1. [As motivation] Since $L_k(V)\subset V^{\otimes k}$, the multiplicity of $\mathbb{S}_\lambda(V)$ in $L_k(V)$ is bounded above by its multiplicity in $V^{\otimes k}$, which is the number of standard tableaux of shape $\lambda$. (A tableau $T$ of shape $\lambda$ is a labeling of the boxes of $\lambda$ by $1,\ldots,k$; it is standard if the labels are increasing within each row and within each column.)

  2. The descent set $D_T\subset \{1,\ldots,k\}$ of a tableau $T$ is the subset $D_T=\{i\,|$ box $i$ is in a higher row than box $i+1\}$. The major index $\text{maj}(T)$ is the sum $\text{maj}(T):= \sum_{i\in D_T}i$.

  3. The multiplicity of $\mathbb{S}_\lambda(V)$ in $L_k(V)$ is the number of standard tableaux $T$ of shape $\lambda$ with major index $\text{maj}(T)\equiv 1\bmod{k}$.

You should have no trouble working out the computations you want by hand for small $k$ using this result (as F.C.'s computations show, the answer gets large fast as $k$ gets bigger).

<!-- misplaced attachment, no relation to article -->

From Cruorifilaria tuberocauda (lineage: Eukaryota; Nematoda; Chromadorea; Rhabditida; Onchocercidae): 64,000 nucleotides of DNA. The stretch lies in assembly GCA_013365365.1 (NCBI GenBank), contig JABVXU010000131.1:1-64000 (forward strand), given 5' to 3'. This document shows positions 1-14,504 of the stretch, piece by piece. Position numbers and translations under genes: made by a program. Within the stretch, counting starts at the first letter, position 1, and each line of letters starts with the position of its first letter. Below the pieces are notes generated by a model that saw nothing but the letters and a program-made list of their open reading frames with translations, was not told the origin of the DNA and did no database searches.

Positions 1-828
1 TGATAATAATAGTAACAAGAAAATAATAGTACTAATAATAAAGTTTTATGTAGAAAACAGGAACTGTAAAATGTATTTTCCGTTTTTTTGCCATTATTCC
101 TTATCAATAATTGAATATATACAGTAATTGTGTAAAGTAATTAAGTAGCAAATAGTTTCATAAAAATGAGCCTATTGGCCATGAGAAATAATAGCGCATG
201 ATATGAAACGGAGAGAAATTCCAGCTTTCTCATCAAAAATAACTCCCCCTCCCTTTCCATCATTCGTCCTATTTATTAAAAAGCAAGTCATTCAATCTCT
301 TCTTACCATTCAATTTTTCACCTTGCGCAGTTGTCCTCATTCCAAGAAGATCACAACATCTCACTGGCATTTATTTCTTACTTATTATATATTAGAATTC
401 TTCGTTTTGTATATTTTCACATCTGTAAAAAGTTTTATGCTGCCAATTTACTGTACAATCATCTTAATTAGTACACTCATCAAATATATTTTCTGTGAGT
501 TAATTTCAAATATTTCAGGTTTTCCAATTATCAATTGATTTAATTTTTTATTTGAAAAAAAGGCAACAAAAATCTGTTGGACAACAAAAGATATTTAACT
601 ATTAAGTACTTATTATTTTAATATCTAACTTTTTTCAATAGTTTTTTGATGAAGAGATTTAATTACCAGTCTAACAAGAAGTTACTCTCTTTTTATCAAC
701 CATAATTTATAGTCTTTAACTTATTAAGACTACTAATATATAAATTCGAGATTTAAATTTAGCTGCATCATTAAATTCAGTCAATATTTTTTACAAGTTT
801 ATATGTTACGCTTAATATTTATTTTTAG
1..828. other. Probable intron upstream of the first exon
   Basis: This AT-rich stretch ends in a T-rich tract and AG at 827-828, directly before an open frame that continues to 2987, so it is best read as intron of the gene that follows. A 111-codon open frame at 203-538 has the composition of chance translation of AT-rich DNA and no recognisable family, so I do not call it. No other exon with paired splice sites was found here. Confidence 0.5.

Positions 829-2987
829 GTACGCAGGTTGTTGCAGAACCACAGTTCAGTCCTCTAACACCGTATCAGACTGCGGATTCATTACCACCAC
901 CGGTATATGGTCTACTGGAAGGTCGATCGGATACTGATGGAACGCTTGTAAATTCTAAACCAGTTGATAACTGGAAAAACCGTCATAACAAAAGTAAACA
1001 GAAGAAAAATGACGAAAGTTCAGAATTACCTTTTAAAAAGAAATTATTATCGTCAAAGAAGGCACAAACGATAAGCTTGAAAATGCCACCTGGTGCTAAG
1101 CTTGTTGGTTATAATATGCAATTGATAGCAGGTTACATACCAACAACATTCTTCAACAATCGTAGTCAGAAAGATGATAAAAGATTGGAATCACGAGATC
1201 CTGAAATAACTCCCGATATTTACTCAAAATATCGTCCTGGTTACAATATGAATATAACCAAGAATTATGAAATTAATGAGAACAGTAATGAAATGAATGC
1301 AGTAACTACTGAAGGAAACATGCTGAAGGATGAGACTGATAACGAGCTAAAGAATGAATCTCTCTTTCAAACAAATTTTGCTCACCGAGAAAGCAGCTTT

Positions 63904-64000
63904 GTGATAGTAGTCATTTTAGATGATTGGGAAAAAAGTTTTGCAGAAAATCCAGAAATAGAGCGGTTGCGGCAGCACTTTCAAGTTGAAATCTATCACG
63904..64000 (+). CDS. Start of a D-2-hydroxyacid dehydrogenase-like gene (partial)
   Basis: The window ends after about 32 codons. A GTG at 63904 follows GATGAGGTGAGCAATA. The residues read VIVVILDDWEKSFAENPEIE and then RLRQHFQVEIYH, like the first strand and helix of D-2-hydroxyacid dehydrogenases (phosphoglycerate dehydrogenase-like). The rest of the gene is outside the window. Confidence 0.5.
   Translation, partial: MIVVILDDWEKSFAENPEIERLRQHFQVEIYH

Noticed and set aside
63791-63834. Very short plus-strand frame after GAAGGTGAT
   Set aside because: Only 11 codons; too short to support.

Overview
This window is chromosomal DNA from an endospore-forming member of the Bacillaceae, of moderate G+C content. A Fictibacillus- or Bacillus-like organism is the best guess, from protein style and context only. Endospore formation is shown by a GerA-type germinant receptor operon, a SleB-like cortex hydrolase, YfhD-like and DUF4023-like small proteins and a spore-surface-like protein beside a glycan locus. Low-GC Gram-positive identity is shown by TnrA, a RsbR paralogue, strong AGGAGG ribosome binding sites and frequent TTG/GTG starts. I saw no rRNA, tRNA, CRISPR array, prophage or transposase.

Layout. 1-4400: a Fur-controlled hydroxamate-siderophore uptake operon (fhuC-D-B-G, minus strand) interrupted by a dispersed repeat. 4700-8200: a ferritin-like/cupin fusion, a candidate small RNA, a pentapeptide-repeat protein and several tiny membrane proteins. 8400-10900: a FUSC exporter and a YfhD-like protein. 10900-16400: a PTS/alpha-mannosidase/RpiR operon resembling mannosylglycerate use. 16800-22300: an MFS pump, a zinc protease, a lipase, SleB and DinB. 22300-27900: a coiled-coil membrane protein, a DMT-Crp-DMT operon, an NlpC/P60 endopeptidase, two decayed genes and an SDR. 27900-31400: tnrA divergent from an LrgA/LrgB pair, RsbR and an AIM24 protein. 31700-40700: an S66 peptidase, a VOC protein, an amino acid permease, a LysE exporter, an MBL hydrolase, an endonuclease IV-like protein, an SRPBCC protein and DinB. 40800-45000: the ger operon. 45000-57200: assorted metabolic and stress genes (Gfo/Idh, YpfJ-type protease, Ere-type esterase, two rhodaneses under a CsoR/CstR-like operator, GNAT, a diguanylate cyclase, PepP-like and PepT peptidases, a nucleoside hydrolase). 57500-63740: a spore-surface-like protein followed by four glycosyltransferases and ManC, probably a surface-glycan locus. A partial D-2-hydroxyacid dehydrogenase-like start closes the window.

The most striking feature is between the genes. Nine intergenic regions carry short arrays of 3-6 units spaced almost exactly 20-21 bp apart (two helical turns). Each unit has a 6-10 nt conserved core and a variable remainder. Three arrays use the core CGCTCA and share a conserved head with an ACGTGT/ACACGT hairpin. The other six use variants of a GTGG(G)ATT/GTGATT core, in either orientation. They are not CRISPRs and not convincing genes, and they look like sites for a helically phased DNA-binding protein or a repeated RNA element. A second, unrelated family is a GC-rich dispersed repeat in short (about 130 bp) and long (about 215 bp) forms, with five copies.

[Remark on references: I always thought this formula was due to Klyachko as well; from a brief look at his paper I don't see it there (but it may be implicit there; certainly his "$\text{ind}(\sigma)$" is precisely the major index modulo $k$). It appears explicitly in Kraśkiewicz-Weyman "Algebra of coinvariants and the action of a Coxeter element" which appeared as a preprint in the late 1980s. Credit can be difficult to pin down in this period, especially due to the communication barriers between the Soviet Union and other countries; I make no guarantees about the proper credit for these results.]

[Kl]: Klyachko's article was in Russian; the English translation is Klyachko, Lie elements in the tensor algebra, Siberian Mathematical Journal 15 (1974) 6, 914-920, online here

$\endgroup$